People can discuss whether or not taxes are a good use of societal resources, and there are arguments to be made in favor of and against such a use, but if tax rates go up we will possibly see these two results:

1. People will live outside Charlotte-Mecklenburg, in lower-tax areas, rather than inside, in some cases; and

2. Societal resources will be directed away from private-sector investment; the money I use to pay property taxes would otherwise go to my bank account and various types of investments that would help private-sector companies create jobs, invest in R&D, increase various types of capital investments, etc.

Are 1 and 2 both good outcomes? I think not. If you think that the use of societal resources in the public sector outweighs 1 and 2, you are certainly entitled to your view; I disagree, though.

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I don't see it as whether or not I can afford the taxes - unlike the government, I'll have to work it into my budget as an expense and make the appropriate modifications elsewhere. And as with many things, just because you can doesn't mean you should.

When rates go up, I have to call into question the government's financial stewardship. I just can't take a fear-based argument such as "this is so we can hire enough police officers so that no one will break into your house and kill you." Which often tends to be the subtle message. Or, a slippery slope argument such as "well, its not as expensive as _____". To a degree, every governmental body in the country can use that one.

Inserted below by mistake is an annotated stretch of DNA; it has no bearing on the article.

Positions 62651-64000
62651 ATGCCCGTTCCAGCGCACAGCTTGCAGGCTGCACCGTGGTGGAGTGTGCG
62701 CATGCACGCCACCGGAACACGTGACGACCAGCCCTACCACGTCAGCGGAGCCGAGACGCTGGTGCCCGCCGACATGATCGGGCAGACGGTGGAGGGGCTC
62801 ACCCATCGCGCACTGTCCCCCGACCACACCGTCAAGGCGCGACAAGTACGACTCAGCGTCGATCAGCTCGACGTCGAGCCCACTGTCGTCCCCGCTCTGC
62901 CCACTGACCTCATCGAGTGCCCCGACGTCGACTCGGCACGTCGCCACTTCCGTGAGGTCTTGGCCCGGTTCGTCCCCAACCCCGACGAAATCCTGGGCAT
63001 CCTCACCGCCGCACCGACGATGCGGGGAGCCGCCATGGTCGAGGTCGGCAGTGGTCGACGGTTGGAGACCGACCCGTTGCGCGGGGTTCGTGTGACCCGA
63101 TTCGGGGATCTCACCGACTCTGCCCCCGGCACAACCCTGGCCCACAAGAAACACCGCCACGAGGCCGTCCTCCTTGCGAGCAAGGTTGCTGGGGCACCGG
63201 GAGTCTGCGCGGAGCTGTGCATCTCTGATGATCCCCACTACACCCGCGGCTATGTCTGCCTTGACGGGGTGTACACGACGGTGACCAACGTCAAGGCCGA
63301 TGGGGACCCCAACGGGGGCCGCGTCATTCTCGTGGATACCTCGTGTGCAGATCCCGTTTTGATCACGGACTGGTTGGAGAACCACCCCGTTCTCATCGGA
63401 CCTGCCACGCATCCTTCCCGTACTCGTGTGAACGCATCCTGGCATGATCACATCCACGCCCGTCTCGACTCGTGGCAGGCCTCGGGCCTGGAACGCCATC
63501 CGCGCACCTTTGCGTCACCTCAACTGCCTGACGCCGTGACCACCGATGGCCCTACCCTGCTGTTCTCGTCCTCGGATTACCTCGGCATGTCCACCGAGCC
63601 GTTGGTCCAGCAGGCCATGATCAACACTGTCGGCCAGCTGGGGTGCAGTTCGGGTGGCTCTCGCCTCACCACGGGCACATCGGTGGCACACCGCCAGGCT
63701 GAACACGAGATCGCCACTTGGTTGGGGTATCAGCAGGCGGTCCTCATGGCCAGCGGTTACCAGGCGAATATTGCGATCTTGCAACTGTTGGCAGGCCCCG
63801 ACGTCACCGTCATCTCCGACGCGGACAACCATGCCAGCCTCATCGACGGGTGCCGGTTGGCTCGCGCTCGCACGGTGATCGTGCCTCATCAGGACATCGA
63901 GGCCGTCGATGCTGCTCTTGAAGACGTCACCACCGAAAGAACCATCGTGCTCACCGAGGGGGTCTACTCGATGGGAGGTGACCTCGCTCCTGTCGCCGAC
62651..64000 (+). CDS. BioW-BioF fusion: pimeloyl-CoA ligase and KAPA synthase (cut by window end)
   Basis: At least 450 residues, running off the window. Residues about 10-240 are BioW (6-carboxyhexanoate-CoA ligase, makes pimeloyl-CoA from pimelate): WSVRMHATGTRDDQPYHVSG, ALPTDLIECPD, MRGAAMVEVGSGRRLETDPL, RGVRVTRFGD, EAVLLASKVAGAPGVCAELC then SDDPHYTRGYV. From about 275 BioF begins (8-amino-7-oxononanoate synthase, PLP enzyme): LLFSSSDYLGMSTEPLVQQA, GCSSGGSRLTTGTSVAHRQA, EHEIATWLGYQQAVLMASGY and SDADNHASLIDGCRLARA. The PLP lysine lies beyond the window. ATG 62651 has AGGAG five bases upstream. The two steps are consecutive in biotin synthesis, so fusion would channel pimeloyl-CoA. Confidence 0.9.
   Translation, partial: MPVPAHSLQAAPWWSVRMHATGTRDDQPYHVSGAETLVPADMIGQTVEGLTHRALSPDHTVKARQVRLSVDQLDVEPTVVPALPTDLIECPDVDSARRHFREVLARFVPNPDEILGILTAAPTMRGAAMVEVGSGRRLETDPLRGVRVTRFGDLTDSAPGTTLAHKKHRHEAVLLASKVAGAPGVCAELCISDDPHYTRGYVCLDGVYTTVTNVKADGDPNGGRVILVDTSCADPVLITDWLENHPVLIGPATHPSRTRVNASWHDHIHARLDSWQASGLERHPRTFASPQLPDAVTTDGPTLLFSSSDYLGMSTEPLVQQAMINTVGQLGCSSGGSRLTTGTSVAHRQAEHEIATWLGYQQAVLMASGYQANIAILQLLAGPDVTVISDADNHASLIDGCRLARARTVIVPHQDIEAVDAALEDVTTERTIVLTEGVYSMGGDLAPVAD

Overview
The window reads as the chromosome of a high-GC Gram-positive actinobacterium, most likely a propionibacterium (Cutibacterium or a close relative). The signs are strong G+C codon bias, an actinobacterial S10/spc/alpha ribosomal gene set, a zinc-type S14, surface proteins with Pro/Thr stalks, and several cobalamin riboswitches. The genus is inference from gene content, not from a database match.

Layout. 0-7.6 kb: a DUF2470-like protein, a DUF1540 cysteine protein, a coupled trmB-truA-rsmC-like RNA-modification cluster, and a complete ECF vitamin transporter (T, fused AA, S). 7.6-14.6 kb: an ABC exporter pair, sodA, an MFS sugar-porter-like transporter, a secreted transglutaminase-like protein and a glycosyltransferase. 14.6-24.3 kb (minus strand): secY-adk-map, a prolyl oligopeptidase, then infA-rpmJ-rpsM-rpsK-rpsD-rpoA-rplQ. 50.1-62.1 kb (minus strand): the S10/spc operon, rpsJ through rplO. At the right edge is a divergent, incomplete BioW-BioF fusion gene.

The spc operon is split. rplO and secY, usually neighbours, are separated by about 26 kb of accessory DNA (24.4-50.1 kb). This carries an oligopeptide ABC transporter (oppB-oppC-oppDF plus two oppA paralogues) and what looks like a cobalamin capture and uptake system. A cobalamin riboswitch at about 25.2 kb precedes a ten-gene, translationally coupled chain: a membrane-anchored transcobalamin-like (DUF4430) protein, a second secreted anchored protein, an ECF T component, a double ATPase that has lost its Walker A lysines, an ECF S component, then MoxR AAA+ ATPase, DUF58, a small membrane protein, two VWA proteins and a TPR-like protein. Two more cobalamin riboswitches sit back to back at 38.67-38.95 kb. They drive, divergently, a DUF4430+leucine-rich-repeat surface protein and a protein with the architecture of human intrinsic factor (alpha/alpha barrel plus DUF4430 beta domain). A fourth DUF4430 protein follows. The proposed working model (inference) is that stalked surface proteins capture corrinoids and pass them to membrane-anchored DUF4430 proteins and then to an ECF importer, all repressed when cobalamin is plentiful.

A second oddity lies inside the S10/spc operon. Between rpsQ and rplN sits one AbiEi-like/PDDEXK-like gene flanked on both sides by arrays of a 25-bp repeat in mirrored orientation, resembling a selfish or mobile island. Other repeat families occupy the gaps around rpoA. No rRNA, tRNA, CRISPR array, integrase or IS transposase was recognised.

A rising tide should lift all boats -- as more people move here, and as the basis on which they're calculating the tax (property value) rises, and new commercial properties continue to be added to the tax base, and city expenses are shifted to the county budget, and efficiencies are found to lower the cost of providing services (!), there should be a correlating increase in the city's financial resources. Why can't growth expenses (which should be a declining per-household trend) be calibrated against their growing annual revenue? Aside from inflation costs, which should keep pace with higher property valuations and new properties, why is it more expensive to run the library this year instead of last year? Shouldn't the taxes of the tens of thousands of people who moved here last year help offset that? Why are we paying more for the same level or declining services?